. Curve length is found solving equation 19 with regards to dM, and final azimuth is found by solving equation 20 with regards to
ϵB\epsilon_B
.

BT3 Azi

Inputs to this method are a start point
xAR3\mathbf x_A\in \mathbb R^3
, initial inclination and azimuth,
αA,\alpha_A,
ϵA\epsilon_A
, build- and turn- rates,
BrBr
and
TrTr
, and final azimuth,
ϵB\epsilon_B
. Curve length is found solving equation 20 with regards to dM, and final inclination is found by solving equation 19 with regards to
αB\alpha_B
.

BT3 MD

Inputs to this method are a start point
xAR3\mathbf x_A\in \mathbb R^3
, initial inclination and azimuth,
αA,\alpha_A,
ϵA\epsilon_A
, build- and turn- rates,
BrBr
and
TrTr
, and curve length dM. Final inclination and azimuth,
αB,\alpha_B,
ϵB\epsilon_B
, are found using equations 19 and 20, respectively.

BT3 TVD

Inputs to this method are a start point
xAR3\mathbf x_A\in \mathbb R^3
, initial inclination and azimuth,
αA,\alpha_A,
ϵA\epsilon_A
, build- and turn- rates,
BrBr
and
TrTr
, and final vertical depth
VBV_B
. Final inclination,
αB\alpha_B
, is found by solving the equation for the vertical coordinate in equation 24 with regards to
αB\alpha_B
, and curve length, dM, is found from equation 19.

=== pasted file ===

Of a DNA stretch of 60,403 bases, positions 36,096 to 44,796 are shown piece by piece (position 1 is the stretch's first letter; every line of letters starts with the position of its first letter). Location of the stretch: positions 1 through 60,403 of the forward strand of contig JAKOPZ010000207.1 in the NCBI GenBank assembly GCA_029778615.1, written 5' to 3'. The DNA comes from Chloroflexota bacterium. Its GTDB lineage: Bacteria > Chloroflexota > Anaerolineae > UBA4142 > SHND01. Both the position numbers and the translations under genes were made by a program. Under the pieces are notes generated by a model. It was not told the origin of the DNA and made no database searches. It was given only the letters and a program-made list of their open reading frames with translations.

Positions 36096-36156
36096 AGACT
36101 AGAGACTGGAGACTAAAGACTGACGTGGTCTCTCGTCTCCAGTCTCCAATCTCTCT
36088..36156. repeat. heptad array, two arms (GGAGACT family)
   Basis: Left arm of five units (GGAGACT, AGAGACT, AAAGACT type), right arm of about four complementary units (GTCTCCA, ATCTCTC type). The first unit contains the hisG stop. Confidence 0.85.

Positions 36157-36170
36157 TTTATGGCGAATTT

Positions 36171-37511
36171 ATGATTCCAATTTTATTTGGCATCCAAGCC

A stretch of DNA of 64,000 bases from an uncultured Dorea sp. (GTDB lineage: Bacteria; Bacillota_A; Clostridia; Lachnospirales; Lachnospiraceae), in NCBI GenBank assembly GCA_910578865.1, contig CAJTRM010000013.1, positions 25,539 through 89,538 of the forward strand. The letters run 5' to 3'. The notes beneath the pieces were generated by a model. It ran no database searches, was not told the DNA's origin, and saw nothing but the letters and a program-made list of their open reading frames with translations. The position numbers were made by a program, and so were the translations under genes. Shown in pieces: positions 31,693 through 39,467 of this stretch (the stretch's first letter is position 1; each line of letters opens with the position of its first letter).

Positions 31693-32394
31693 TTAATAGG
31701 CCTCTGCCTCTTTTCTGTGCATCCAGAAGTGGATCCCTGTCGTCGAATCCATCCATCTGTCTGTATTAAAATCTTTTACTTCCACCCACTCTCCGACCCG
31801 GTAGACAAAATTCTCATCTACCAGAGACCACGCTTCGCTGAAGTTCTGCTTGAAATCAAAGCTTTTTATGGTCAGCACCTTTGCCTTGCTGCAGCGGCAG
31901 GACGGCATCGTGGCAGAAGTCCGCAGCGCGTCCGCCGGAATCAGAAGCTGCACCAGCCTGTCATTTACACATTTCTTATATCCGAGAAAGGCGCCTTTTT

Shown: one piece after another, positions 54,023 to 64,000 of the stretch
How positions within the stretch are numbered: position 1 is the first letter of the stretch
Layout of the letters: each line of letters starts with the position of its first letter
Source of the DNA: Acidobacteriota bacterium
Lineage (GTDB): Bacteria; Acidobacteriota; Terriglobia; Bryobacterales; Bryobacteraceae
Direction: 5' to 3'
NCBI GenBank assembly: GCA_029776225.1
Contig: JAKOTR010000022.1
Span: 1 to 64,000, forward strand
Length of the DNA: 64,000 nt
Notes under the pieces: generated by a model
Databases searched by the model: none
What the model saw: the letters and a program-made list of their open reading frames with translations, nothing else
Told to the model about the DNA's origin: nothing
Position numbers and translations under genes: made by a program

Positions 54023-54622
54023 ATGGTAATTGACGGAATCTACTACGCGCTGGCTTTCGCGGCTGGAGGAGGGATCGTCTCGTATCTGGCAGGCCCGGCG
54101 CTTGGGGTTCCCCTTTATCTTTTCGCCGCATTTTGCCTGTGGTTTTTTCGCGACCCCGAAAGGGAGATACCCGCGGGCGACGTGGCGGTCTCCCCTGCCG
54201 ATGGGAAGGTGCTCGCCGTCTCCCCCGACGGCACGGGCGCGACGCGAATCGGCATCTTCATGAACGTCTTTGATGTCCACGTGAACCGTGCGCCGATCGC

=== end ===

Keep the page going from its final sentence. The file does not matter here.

Tangent to Point

Inputs to this method are a start point
xAR3\mathbf x_A\in \mathbb R^3
, initial inclination and azimuth,
αA,\alpha_A,
ϵA\epsilon_A
, build- and turn- rates, in addition to a point,
xR3\mathbf x\in \mathbb R^3
, and a unit vector at
x\mathbf x
with specified inclination and azimuth. Then, three sections are constructed, first a build- and turn- section is constructed to either the final inclination or azimuth is reached, then either a build- or a turn- section is constructed to reach the final inclination or azimuth, and finally a hold section is constructed to reach the point
x\mathbf x
.

Plan to Point

Inputs to this method are a start point
xAR3\mathbf x_A\in \mathbb R^3
, initial inclination and azimuth,
αA,\alpha_A,
ϵA\epsilon_A
, and a point
xR3\mathbf x\in \mathbb R^3
. A single build- and turn- curve is constructed to hit the point
x\mathbf x
, i.e. equation 24 is solved for final inclination, azimuth, and curve length.

Online by TVD

Inputs to this method are a start point
xAR3\mathbf x_A\in \mathbb R^3
, initial inclination and azimuth,
αA,\alpha_A,
ϵA\epsilon_A
, a point
xR3\mathbf x\in \mathbb R^3
, and a vertical depth where you want to be aligned with
x,TVD0\mathbf x, TVD_0
. Then, two sections are constructed, a build- and turn- section which is aligned with the point
xatTVD0\mathbf x at TVD_0
, followed by a hold section to reach
x\mathbf x
.

Line up Target

Inputs to this method are a start point
xAR3\mathbf x_A\in \mathbb R^3
, initial inclination and azimuth,
αA,\alpha_A,
ϵA\epsilon_A
, and a point
xR3\mathbf x\in \mathbb R^3
. A single turn- curve is constructed, aligning the azimuth with the azimuth between the two points,
xA\mathbf x_A
and
x\mathbf x
.

Build-to-Target

Build-to-target methods come in two flavors, two dimensional Slant-wells and S-wells, and three dimensional Optimum align. For each of these methods, one gives a set of input parameters, in addition to the target coordinates. The total parameter space is bigger than the number of parameters given (i.e. some follows from the others), hence, each of the methods consists of several possibilities.